M3 MacBook Air: Everything you need to know

Apple held an event on October 30, 2023, at which it launched new 14-inch and 16-inch MacBook Pro models with M3, M3 Pro and M3 Max chips, and discontinued the 13-inch MacBook Pro. The company also launched an M3 iMac. The MacBook Air was a no-show at that event.

Now that the M3 chip has launched it is surely only a matter of time until it makes its way into the MacBook Air. But when? Here’s everything you need to know about the next generation MacBook Air, including the latest rumors, speculation based on current information and Apple’s history, and confirmed data.

M3 MacBook Air: Release date

The M2 MacBook Air launched in July 2022, so it’s already been on the market for over a year. However, Apple introduced the 15-inch MacBook Air with M2 in June 2023. Because that model has only been available for a few months it’s no real surprise that it wasn’t updated at Apple’s October event.

Back in July 2023, Bloomberg’s Mark Gurman had reported that Apple could release an update to the 13-inch MacBook Air in at second fall event in 2023. However, he later changed his prediction, suggesting that we could be waiting until the spring or summer of 2024 for a new MacBook Air.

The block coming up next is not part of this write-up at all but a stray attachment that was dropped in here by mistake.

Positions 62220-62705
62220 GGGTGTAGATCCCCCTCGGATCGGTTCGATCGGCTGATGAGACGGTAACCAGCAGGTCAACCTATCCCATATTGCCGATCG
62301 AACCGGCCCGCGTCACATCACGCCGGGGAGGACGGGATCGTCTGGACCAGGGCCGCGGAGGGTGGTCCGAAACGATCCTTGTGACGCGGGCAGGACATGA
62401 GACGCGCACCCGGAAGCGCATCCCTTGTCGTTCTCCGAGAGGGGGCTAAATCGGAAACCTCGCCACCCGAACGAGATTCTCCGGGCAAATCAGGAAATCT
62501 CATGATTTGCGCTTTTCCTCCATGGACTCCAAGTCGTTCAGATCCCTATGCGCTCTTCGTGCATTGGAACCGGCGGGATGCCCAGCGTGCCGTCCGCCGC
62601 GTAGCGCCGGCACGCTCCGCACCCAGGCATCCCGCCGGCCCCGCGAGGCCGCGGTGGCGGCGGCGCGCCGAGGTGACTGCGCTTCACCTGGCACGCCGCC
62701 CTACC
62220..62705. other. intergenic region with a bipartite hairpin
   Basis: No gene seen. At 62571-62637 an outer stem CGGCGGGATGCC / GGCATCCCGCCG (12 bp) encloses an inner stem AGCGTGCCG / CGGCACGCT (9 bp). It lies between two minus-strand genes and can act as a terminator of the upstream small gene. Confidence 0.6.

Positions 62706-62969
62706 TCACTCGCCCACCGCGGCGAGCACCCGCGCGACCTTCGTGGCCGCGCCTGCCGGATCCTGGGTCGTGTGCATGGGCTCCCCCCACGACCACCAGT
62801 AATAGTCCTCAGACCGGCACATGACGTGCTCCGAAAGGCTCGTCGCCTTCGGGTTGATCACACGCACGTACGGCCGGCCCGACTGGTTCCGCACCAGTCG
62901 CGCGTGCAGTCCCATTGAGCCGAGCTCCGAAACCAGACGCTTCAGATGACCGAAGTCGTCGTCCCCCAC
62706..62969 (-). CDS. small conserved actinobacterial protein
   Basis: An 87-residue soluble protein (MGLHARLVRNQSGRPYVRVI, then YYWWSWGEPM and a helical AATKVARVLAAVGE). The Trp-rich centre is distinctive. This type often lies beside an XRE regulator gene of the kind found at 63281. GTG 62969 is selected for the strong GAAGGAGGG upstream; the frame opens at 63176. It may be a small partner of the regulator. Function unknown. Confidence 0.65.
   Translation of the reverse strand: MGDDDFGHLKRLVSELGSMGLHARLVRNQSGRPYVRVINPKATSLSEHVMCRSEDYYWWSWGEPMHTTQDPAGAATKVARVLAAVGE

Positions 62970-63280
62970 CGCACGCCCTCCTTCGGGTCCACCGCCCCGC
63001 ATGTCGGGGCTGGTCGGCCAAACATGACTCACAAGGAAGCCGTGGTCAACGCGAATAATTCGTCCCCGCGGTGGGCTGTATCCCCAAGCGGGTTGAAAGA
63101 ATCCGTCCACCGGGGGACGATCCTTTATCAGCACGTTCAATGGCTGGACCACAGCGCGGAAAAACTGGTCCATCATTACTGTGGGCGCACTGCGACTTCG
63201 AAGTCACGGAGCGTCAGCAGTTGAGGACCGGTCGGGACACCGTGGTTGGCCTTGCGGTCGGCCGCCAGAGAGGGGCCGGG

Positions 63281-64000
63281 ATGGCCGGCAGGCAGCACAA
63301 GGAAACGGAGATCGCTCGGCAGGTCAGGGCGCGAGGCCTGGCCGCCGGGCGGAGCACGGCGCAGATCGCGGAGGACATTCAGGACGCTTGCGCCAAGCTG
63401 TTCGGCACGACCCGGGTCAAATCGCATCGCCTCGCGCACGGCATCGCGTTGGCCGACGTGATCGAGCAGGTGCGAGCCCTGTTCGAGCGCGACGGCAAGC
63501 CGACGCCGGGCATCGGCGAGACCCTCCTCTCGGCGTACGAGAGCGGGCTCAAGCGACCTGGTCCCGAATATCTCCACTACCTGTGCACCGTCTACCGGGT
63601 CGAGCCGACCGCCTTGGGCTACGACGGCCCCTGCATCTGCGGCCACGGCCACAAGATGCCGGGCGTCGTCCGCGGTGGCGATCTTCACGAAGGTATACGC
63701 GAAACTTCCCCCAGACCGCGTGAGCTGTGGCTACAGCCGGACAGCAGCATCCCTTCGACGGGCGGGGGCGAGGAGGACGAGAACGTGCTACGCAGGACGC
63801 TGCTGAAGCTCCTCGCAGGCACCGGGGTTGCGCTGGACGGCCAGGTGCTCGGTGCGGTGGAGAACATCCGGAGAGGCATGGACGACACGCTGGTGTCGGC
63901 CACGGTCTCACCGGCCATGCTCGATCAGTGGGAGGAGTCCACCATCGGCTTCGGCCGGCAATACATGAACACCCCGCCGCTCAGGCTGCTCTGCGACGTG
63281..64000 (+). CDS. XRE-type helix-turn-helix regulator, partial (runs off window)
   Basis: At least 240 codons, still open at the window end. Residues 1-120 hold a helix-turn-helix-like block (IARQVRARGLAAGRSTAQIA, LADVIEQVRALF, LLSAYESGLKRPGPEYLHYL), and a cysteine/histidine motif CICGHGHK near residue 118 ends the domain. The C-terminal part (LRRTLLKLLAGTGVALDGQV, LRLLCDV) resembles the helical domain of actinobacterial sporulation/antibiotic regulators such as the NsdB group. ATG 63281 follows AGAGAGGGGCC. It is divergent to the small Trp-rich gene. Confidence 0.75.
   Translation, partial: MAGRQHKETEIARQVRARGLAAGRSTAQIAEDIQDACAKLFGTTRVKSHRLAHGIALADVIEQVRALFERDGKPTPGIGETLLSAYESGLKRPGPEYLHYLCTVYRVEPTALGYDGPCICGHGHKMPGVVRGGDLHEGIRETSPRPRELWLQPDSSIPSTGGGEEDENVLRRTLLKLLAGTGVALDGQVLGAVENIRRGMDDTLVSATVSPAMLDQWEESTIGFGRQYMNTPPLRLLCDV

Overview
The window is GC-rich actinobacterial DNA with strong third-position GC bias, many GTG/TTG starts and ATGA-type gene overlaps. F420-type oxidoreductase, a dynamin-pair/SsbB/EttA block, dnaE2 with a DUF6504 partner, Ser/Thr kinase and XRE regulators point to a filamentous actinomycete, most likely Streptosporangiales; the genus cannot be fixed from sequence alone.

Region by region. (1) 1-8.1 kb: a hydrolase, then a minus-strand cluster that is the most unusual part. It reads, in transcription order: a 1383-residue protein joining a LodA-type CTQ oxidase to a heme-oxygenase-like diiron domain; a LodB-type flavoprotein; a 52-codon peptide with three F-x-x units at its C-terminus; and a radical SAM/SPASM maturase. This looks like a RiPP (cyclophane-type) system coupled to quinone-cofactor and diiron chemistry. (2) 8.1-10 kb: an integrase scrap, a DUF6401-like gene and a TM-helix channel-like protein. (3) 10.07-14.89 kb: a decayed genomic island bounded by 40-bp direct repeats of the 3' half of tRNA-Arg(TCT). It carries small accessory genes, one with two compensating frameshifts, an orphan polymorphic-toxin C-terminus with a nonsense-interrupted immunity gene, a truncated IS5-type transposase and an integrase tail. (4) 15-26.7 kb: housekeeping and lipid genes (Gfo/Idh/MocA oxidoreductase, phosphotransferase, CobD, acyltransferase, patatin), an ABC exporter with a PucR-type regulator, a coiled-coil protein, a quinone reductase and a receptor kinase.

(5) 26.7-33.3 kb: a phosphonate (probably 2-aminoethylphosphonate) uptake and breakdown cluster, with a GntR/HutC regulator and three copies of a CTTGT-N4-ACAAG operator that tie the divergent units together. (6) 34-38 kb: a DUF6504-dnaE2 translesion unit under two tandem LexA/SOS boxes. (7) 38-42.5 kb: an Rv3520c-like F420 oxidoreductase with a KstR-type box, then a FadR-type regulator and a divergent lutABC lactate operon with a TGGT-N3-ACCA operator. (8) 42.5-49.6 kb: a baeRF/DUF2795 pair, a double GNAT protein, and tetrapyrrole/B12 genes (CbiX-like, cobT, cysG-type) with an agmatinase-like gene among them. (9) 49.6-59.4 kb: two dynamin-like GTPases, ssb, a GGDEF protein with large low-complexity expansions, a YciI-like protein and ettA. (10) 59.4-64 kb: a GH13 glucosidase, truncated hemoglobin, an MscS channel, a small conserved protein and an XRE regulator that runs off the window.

In an October newsletter, Gurman wrote: “Those waiting for a new MacBook Air will likely need to hold on a bit longer. I’m told that the 13-inch and 15-inch M3 models have just reached the EVT stage, or engineering verification test, which would put them on schedule for between spring and summer of next year at the earliest.” See: Apple’s M3 Mac roadmap gets clearer.

On this basis, we expect the 13-inch and 15-inch MacBook Air M3 update will happen at a spring event or at WWDC in June 2024. Apple has already indicated that the Vision Pro will launch in early 2024, so they may appear at the same event.

M3 MacBook Air: Price

When Apple released the M2 15-inch MacBook Air in June 2023, the company reduced the price of the 13-inch model by $100/£100. Apple could use the M3 upgrade as an opportunity to raise the price back to $1,199, but we expect it to remain at the same price, at least in the U.S.